And even if you succeeded at riding Woody Allen out of town on a rail, how does that empower all the abused women and children you say you’re standing up for? What can you or I offer those in need of healing who don’t have a newsworthy celebrity in the equation – those who aren’t offered editorial space in the Hollywood Reporter?
For a hint of an answer, I turn to the voice of experience — that of my friend, Samantha Geimer, the “girl” in the Polanski case whose claims were ignored by your mother when she spoke up on behalf of her abuser. Now a mother of three, and a recent grandmother, Sam has given the issues of healing, closure, and empowerment a lot of thought for almost forty years. Here’s what she has to say:
“The most important thing is to try to begin recovering from within. I don’t think you can heal from outside events happening. Waiting for the actions of others— be it the courts, your family, the opinions of those you care about, or the words of strangers—places you in a situation that you cannot control. Bitterness and retribution, regret and anger are things that poison you; they do not heal you. Accept yourself… Give no one the authority to judge you and do not judge others in how they have chosen to recover. The last and perhaps most difficult thing: Refrain from jumping to conclusions about the guilt of a person who is accused but not charged with or convicted of a crime. I think we all have a lot of work to do.”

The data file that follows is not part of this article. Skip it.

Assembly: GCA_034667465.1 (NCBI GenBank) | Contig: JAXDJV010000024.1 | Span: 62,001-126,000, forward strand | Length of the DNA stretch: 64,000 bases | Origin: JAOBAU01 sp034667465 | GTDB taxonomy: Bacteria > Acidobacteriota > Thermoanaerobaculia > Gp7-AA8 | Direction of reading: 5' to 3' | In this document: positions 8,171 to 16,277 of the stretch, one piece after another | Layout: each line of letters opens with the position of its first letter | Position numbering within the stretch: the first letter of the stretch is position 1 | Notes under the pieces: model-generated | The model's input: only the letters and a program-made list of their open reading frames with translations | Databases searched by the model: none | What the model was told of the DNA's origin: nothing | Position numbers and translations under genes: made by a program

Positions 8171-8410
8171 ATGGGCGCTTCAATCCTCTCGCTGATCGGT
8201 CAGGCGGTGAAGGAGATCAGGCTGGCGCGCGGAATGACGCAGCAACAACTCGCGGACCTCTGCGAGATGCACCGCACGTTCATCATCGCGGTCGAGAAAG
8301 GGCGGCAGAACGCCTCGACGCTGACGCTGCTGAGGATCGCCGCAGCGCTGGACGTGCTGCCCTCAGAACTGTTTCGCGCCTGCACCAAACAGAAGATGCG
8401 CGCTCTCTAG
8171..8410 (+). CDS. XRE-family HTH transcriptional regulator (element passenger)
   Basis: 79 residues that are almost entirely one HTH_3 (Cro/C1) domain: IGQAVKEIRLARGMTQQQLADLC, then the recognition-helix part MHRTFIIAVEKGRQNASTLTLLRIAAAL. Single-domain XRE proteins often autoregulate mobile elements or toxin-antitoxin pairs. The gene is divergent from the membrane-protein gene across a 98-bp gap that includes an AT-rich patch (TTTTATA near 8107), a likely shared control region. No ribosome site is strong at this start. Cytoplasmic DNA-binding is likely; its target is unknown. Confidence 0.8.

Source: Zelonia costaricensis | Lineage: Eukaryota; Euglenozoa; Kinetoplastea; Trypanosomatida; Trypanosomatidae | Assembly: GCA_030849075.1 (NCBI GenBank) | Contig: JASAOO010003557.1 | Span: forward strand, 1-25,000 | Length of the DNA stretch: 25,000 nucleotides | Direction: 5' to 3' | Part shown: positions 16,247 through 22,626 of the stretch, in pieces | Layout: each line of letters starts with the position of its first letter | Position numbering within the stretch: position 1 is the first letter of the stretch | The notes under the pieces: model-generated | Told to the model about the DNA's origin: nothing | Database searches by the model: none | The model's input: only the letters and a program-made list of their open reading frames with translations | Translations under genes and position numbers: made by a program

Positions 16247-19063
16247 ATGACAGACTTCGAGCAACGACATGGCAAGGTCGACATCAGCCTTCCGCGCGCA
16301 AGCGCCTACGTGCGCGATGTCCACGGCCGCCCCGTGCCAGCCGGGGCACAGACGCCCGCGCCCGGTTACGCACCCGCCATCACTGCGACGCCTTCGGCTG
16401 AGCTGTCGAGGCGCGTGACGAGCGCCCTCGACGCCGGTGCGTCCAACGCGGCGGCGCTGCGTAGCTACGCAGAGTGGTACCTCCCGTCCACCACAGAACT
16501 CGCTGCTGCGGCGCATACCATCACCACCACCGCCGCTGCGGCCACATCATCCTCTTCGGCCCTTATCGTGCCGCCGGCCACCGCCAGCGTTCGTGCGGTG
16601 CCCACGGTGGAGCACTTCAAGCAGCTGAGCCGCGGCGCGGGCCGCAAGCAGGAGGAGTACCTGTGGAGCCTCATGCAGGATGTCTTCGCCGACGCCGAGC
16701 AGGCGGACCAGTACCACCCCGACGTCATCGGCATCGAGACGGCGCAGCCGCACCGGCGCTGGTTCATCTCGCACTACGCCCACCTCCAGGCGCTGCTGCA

Is that something we can all agree on?
Robert B. Weide is an Oscar-nominated and Emmy-winning filmmaker whose documentaries have covered the Marx Brothers, W.C. Fields, Mort Sahl, Lenny Bruce, Woody Allen and Kurt Vonnegut. He was also the Executive Producer and director of the HBO series Curb Your Enthusiasm. He awaits the next Twitter onslaught @BobWeide.